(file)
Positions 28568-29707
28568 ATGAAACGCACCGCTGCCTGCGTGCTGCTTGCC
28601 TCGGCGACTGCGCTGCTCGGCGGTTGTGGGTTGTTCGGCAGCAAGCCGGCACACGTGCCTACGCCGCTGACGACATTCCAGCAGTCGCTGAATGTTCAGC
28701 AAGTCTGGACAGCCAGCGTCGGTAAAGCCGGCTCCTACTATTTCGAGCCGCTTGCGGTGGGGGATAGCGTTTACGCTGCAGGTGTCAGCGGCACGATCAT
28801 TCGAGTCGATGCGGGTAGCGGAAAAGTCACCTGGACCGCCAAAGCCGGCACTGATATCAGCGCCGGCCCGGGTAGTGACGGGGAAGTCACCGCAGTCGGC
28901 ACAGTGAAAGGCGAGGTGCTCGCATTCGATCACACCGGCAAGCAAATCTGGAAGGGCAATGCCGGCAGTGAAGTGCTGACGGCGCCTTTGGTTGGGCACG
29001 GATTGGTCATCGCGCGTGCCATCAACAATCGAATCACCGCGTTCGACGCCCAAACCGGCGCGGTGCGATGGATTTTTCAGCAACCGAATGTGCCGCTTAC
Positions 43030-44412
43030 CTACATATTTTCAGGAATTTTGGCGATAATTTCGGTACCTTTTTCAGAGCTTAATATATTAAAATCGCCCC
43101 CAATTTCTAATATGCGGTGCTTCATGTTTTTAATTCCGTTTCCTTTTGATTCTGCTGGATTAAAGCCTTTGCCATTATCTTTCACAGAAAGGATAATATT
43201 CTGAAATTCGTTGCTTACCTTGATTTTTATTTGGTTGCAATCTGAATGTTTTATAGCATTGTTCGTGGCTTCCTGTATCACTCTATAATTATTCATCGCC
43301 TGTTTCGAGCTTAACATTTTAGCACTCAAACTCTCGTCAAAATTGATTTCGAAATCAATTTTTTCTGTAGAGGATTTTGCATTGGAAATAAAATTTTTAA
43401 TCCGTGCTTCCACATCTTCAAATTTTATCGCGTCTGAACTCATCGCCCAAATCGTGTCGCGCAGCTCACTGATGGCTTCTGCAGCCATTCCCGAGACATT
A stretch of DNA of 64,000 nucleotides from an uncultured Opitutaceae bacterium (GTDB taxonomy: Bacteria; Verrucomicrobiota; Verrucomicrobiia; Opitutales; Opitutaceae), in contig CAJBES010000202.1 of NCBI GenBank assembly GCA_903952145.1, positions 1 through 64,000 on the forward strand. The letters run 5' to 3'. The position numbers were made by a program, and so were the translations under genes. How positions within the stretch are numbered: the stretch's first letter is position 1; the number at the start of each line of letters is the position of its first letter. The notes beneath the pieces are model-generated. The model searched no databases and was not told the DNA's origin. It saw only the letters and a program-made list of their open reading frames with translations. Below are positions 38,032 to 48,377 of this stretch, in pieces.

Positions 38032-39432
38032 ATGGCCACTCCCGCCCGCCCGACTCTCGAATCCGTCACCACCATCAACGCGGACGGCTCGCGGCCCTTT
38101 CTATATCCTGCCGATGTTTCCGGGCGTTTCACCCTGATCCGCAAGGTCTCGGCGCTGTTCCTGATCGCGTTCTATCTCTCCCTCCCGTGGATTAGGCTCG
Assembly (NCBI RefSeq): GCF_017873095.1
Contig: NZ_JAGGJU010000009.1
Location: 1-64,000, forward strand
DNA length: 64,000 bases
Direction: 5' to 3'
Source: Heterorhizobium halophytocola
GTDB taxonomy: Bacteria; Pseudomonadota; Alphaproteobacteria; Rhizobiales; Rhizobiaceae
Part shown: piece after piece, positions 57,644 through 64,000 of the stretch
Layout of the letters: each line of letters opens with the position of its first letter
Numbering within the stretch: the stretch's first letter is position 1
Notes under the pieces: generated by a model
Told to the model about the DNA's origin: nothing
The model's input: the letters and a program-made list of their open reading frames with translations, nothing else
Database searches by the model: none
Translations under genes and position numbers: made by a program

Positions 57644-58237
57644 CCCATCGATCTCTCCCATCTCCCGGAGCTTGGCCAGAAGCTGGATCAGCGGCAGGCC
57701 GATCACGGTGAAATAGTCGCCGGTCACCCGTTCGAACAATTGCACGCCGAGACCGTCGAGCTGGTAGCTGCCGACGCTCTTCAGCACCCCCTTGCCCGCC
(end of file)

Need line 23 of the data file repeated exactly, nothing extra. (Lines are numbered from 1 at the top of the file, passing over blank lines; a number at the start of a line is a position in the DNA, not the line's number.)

Source: Heterorhizobium halophytocola